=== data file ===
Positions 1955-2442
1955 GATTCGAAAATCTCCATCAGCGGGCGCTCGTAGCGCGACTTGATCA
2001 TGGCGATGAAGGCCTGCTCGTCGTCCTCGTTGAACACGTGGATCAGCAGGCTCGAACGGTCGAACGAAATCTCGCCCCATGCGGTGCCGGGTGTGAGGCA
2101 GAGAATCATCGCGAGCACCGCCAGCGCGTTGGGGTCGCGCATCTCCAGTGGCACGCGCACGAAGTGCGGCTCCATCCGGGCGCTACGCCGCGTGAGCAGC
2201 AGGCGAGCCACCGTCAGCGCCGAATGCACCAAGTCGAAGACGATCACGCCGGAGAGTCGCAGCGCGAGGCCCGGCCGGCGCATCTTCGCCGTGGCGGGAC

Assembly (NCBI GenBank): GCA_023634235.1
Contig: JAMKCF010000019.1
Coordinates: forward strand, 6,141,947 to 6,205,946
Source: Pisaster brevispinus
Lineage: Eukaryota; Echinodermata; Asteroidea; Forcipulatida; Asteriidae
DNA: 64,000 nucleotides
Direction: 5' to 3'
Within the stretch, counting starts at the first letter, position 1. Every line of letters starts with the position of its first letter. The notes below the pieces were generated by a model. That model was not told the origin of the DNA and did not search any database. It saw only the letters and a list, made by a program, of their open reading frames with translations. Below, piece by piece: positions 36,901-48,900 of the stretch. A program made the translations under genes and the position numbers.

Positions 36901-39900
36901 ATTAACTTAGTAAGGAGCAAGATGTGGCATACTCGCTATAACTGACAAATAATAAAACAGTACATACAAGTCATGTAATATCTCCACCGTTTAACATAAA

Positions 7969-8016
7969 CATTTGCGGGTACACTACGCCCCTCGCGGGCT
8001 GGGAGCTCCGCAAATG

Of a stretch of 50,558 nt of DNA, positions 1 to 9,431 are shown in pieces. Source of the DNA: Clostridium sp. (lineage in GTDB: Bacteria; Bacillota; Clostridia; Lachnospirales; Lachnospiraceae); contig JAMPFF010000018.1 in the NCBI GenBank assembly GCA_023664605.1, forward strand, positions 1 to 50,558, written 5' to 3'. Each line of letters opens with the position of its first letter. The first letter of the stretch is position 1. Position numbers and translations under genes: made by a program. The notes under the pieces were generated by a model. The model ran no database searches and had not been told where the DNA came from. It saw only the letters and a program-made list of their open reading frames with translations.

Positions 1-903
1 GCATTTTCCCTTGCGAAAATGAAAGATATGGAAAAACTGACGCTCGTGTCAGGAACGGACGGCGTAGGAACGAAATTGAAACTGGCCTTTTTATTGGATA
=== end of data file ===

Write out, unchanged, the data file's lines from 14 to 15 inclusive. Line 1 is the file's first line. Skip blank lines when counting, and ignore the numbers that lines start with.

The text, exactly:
Positions 36901-39900
36901 ATTAACTTAGTAAGGAGCAAGATGTGGCATACTCGCTATAACTGACAAATAATAAAACAGTACATACAAGTCATGTAATATCTCCACCGTTTAACATAAA